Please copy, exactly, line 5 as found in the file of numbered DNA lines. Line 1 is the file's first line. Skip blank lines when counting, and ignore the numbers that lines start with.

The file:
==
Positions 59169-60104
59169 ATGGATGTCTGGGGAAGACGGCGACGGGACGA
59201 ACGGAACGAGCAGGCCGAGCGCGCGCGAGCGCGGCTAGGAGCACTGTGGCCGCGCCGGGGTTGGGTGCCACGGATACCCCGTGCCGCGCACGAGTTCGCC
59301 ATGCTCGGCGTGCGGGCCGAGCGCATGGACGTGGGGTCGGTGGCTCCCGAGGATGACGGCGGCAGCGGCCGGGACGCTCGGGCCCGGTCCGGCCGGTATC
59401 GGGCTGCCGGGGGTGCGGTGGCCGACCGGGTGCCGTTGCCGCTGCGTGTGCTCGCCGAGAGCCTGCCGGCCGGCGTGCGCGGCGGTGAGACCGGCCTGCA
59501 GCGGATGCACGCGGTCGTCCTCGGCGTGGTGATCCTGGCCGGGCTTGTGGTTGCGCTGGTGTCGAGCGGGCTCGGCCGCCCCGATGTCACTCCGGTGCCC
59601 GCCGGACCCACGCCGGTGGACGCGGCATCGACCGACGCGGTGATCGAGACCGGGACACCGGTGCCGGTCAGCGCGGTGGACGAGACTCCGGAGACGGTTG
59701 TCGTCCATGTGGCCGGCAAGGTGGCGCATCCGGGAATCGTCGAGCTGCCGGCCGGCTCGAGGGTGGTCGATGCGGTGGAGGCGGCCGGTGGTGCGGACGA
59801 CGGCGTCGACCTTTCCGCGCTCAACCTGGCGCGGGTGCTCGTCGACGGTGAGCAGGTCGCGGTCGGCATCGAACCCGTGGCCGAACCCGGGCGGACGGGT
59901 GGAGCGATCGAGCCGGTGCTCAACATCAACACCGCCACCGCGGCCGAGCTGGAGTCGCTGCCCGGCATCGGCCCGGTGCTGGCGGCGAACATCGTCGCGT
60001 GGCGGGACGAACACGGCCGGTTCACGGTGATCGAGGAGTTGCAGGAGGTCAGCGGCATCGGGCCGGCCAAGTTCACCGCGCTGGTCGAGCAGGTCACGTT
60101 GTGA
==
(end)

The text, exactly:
59401 GGGCTGCCGGGGGTGCGGTGGCCGACCGGGTGCCGTTGCCGCTGCGTGTGCTCGCCGAGAGCCTGCCGGCCGGCGTGCGCGGCGGTGAGACCGGCCTGCA